Led Zeppelin is arguably the most successful, popular and influential hard rock and heavy metal band in history. With roots firmly in the blues, folk, Arabic, Middle Earth, occult (Page was so influenced by Aleister Crowley that he would buy the mage’s Scottish home and have the occultist’s motto etched on an early release of the band’s third album), earlier musicians’ melodies and the hippie culture the quartet of singer Robert Plant, guitarist Jimmy Page, bassist and keyboardist John Paul Jones and drummer John Paul Jones translated their collective backgrounds into classics like Stairway To Heaven, Communication Breakdown, Immigrant Song, Kashmir and more thus capturing the imaginations of generations to come. The group’s music was often considered adaptations of earlier works and congruently Led Zeppelin has faced allegations of plagiarism and equal number of lawsuits – some of which the group has lost.
The band is rich in folklore and legend with its exploits – musical and otherwise – the source for eternal speculation and commentary. How much of the band’s ‘history’ is true and how much is self fulfilling prophecy or simply falsified will never be known. Safe to say, where there is fire there is passion.
Disappointed by his experience in the midst of Yardbirds’ implosion in-demand guitarist Jimmy Page – who was a famous London session player who had sessioned on records for The Who, Kinks and many others as well as produced music for Rolling Stones’ manager Andrew Oldham - was looking into forming his own band in London in 1968 as The New Yardbirds. First to respond was John Paul Jones. With Robert Plant’s reputation transcending his native Birmingham Page would recruit the singer into his fledgling band after paying a visit to a show the singer was playing in the Midlands. Plant would also recommend and fetch John Bonham. The drummer and Plant had even recorded together in the past. The drummer was nicknamed Bonzo after the English cartoon dog. The first song they played together was Train Kept A-Rollin’, Tiny Bradhsaw that was covered by The Yardbirds. The band toiured Scandinavia as The New Yardbirds fulfilling a contrctual obligation of the old act. The band would record an album with Jimmy Page’s Yardbirds’ savings and would play at The University Of Surrey in October of 1968. The group was now named Led Zeppelin. Famously, The Who’s Keith Moon had quipped that the band would go over like a lead balloon or zeppelin. The name also matches the aesthetics of the day having both a heavy and light connotation very much like Iron Butterfly. Peter Grant would take over management and secured a recording contract for the band for the handsome sum of $200,000. Atlantic Records’ faith would not be misplaced. Epic Records, which had had Yardbirds on contract, was not amused and issued an unauthorized Jimmy Page and Yardbirds album three years later to salvage some profit.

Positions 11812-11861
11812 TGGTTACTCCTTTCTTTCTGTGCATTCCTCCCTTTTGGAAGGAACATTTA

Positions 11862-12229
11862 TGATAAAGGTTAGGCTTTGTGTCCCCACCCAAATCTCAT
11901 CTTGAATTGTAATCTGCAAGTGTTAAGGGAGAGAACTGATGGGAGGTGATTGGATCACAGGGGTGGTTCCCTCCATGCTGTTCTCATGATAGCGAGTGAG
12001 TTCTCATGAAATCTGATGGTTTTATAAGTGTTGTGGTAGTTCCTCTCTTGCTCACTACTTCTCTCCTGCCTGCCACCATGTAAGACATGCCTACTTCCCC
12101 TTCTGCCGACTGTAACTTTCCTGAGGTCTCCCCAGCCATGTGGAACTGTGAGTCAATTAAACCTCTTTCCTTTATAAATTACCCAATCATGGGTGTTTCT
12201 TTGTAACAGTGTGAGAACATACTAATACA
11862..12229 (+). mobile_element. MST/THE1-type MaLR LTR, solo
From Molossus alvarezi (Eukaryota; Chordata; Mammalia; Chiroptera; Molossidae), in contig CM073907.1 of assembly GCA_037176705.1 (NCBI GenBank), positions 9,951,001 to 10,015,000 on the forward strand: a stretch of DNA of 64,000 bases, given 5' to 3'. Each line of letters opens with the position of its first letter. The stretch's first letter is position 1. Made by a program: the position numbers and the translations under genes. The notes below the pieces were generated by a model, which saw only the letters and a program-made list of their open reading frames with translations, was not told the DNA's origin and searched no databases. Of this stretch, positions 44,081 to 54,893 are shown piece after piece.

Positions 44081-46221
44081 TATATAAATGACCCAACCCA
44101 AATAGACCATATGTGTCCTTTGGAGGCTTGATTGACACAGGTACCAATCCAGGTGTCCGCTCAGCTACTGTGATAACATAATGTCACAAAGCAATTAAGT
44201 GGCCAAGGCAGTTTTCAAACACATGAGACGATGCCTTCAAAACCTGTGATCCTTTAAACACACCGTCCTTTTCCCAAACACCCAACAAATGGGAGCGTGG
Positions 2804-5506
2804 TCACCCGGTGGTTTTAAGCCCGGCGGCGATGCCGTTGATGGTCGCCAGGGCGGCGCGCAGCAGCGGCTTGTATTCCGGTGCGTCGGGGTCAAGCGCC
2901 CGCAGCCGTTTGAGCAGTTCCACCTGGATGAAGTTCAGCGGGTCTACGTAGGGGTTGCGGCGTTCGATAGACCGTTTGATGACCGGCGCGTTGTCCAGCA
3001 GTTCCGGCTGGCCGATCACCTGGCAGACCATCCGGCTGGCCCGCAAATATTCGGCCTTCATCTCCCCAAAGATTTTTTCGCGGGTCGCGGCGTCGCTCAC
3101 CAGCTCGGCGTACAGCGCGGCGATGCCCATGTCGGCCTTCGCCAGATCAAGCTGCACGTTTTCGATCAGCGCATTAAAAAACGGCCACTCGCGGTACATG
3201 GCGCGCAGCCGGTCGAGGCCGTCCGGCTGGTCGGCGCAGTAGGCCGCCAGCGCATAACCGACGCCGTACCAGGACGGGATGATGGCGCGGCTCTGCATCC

The band would go over to America ostensibly for a few select dates. With the debut album hitting the top ten in the charts and word-of-mouth spreading the quartet would be back in 1969 for no less than three tours. The flight had begun and America was more enthused than Europe. The band’s sound would later become pivotal in rock, hard rock and heavy metal and be reflected in Black Sabbath’s debut a year later. The group’s initial success continued to be in America. Led Zeppelin II was written whilst on tour and yielded Whole Lotta Love. The riff would make sure there would be no turning back. The group was briefly dubbed The Nobs in 1970 when its name was the subject of a lawsuit by an heir to the Hindenburg family responsible for the blimp of the same name. The said heir had actually personally confronted the band at one point. Led Zeppelin III is considered bluesier and more acoustic-oriented. The album was written in a secluded spot in Wales and was thusly influenced. The song Bron-Y-Aur Stomp pays tribute to this moment in time. It sold less than its predecessors and managed to hand the band a rare setback. Nothing mattered any longer however. The band had defined acid rock with the stage show lasting hours – or not. No song was replicated precisely and no spectator went away disappointed. Some never went away.